You’ve applied your PowerPoint animations to an image or icon in your presentation and everything looks beautiful and works magically. However, after a review from your boss or a revision from your client you now have to replace that image with a different image. You loathe the idea of having to delete that image (along with the animation) just to end up recreating or reconfiguring the PowerPoint animation that took a so long to get just right before crying out, “I wish there was a better way!”
Well, guess what? There is!
Changing images w/o affecting the PowerPoint animation is a great way to save time while customizing your image or icon to best describe the content in your presentation. In this short video, I’ll show you how to do just that.
In some of our slides at SlideShop, such as the Key Points Slide Bundle, you’ll notice there are animations on the slide. You can tell there is animation on slides by noticing this little star icon that appears next to the slide in the deck.
Step 1: First, open the animation panel by going to the Animations tab at the top and clicking on the “Animation Pane” icon. The panel will open up on the right side, where you can see all the animations applied to the objects on the slide.
Step 2: Then select the icon that you want to change.
Step 3: Next select the Graphics Format option that appears at the top, and select Change Graphic. You can choose to swap out your graphic with the different options in the menu: image type, an online image, or a PowerPoint icon. For now, I’ll choose “From Icons.” A window will appear and you can select your new icon from there and hit Insert.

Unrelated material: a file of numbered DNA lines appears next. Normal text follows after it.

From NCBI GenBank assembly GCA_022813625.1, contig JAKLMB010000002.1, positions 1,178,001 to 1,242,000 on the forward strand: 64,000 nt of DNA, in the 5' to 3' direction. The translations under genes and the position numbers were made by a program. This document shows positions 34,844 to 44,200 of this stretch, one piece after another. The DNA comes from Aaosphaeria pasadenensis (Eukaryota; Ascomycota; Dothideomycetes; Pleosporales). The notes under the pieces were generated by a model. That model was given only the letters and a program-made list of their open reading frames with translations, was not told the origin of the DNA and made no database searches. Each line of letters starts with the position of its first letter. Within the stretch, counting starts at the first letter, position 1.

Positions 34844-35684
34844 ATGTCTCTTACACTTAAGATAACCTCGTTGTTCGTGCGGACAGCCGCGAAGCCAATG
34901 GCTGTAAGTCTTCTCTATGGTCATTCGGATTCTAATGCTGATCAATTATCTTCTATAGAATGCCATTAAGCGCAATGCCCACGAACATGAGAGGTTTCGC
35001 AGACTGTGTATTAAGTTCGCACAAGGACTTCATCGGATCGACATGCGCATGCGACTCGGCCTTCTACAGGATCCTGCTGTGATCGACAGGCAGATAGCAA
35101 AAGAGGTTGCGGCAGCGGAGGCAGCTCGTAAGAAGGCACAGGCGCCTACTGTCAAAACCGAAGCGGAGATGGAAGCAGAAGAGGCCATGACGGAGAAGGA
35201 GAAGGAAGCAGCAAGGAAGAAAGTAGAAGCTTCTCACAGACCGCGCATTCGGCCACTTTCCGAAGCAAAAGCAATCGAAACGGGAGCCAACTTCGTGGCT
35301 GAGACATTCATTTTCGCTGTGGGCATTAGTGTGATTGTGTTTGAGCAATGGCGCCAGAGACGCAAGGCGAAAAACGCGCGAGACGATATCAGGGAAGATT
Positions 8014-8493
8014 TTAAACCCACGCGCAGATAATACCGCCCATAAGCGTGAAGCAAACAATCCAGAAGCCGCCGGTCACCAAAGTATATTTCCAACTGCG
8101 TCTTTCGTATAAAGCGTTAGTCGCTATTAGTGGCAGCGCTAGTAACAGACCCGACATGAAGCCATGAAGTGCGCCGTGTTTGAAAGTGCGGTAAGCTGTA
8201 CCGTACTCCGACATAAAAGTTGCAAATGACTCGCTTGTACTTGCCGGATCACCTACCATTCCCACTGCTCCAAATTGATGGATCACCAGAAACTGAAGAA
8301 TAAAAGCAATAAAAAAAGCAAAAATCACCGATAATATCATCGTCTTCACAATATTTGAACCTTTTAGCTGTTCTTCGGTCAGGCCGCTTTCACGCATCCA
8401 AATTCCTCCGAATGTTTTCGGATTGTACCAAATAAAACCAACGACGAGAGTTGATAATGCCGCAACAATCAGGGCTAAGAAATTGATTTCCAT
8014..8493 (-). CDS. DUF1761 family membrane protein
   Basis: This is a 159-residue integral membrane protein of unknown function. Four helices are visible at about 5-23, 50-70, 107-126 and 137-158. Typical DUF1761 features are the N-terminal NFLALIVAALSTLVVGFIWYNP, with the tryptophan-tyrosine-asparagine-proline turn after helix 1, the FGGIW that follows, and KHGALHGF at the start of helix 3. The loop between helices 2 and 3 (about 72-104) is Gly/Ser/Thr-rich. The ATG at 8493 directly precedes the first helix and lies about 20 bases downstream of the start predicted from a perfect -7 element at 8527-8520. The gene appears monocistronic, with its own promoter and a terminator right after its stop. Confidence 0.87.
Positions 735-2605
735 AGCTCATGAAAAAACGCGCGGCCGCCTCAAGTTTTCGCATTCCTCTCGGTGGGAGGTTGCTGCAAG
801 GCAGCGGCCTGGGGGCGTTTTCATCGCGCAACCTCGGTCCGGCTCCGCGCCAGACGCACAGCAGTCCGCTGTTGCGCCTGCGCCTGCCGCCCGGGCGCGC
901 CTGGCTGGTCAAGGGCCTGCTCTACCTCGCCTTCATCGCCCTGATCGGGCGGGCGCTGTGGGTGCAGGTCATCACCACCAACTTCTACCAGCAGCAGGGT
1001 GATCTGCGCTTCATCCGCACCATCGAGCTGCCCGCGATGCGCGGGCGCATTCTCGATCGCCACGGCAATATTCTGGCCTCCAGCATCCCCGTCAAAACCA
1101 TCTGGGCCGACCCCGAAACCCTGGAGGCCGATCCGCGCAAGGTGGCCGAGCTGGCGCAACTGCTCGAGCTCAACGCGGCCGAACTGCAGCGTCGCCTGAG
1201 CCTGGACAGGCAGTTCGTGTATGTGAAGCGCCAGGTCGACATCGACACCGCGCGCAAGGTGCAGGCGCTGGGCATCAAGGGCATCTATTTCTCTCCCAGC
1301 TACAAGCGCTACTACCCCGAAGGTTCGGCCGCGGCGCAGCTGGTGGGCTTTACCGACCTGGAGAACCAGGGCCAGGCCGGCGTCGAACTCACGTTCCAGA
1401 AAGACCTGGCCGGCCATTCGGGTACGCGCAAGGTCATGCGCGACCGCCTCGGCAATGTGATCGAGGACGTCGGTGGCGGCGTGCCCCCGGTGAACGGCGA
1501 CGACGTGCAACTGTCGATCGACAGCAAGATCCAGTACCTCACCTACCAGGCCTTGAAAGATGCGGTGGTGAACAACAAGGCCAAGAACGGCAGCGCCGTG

Notice that nothing changed in your animation panel. Talk about VICTORY.
The only adjustment that you will need to make after swapping out the image is its formatting, such as color and sometimes size, but that’s much easier to change than having to redo your animation.
The process is very similar if you are wanting to swap out a photo with PowerPoint animation. You’ll have different formatting options depending on the file type you are replacing the image with. For example, if you were to select a. JPG or .PNG file type, you’ll notice that Picture Format shows up at the top instead of Graphics Format. This will still give you the option to change the picture, however, you will lose the option to select from PPT’s icon library.
To sum things up, don’t delete the image or icon because then you’ll have to redo your animation; instead simply swap out the image and save yourself some time.
Tone up your PowerPoint animation skills, and Download our Free Sample to practice along with the video.